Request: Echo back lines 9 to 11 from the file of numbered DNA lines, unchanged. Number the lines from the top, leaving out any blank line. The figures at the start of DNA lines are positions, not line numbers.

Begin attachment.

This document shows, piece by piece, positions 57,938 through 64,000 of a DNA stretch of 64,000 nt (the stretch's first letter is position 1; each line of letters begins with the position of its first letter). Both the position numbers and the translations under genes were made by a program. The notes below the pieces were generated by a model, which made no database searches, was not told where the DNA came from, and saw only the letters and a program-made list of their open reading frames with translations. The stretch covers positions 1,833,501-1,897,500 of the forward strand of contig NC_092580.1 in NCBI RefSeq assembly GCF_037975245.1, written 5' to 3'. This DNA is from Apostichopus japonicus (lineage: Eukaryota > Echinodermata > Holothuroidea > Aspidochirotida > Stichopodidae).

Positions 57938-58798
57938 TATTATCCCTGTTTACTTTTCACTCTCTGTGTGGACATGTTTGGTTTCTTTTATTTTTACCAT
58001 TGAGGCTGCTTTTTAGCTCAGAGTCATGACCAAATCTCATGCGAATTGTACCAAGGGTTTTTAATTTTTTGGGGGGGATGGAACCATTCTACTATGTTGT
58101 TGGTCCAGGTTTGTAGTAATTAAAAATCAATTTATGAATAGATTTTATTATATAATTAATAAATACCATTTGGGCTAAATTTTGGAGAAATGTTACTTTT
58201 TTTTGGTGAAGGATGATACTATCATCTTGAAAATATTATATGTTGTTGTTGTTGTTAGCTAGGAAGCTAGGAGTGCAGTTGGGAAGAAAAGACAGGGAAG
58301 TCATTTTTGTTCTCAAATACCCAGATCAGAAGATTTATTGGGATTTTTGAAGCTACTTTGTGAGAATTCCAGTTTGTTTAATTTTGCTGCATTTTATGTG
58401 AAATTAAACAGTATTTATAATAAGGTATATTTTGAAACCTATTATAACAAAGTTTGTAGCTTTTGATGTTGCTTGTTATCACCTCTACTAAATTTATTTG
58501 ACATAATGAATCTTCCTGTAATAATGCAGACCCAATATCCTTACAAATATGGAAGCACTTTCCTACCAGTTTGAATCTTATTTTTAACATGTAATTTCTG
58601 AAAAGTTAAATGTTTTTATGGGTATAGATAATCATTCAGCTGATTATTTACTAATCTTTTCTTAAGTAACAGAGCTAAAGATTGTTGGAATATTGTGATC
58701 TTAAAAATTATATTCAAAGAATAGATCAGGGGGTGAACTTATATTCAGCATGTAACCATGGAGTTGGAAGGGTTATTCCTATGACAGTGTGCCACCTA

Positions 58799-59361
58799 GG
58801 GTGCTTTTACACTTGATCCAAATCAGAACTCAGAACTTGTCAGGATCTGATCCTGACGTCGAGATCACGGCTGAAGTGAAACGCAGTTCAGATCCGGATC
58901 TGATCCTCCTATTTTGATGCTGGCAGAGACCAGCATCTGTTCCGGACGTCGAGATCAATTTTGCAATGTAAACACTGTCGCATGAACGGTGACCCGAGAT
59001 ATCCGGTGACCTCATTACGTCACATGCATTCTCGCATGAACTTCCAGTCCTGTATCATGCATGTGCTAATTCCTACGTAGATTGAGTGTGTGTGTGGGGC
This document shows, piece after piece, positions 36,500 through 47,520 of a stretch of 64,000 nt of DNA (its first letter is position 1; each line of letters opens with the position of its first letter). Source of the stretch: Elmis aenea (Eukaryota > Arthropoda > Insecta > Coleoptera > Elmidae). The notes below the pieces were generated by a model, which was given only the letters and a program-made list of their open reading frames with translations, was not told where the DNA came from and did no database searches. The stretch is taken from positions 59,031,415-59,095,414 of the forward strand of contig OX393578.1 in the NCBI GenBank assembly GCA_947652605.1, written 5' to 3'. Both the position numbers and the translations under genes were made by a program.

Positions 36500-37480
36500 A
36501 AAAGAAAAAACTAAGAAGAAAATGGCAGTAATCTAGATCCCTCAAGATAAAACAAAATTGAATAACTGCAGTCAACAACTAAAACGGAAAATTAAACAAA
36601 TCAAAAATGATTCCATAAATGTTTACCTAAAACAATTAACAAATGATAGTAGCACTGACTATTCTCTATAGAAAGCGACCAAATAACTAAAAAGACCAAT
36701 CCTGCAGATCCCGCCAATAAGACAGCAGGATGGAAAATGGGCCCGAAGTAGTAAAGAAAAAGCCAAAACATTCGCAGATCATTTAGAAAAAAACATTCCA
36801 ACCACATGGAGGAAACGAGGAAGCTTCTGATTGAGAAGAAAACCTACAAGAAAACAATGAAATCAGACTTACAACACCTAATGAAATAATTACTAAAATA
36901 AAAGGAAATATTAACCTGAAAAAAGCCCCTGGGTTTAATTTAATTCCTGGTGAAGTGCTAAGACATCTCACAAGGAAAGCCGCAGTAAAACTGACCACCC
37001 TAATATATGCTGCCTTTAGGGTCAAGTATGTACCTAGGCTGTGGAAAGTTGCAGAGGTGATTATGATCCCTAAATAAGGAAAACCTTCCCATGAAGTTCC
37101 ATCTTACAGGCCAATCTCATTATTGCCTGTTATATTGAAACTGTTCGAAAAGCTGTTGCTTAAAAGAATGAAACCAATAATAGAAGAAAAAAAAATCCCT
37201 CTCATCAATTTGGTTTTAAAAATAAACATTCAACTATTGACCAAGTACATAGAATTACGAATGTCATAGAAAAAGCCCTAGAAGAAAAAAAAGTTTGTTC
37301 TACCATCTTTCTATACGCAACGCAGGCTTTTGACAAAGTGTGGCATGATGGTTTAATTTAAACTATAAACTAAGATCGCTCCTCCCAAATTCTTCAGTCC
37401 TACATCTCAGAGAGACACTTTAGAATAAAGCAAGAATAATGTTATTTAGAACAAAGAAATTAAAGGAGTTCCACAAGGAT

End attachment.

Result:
58501 ACATAATGAATCTTCCTGTAATAATGCAGACCCAATATCCTTACAAATATGGAAGCACTTTCCTACCAGTTTGAATCTTATTTTTAACATGTAATTTCTG
58601 AAAAGTTAAATGTTTTTATGGGTATAGATAATCATTCAGCTGATTATTTACTAATCTTTTCTTAAGTAACAGAGCTAAAGATTGTTGGAATATTGTGATC
58701 TTAAAAATTATATTCAAAGAATAGATCAGGGGGTGAACTTATATTCAGCATGTAACCATGGAGTTGGAAGGGTTATTCCTATGACAGTGTGCCACCTA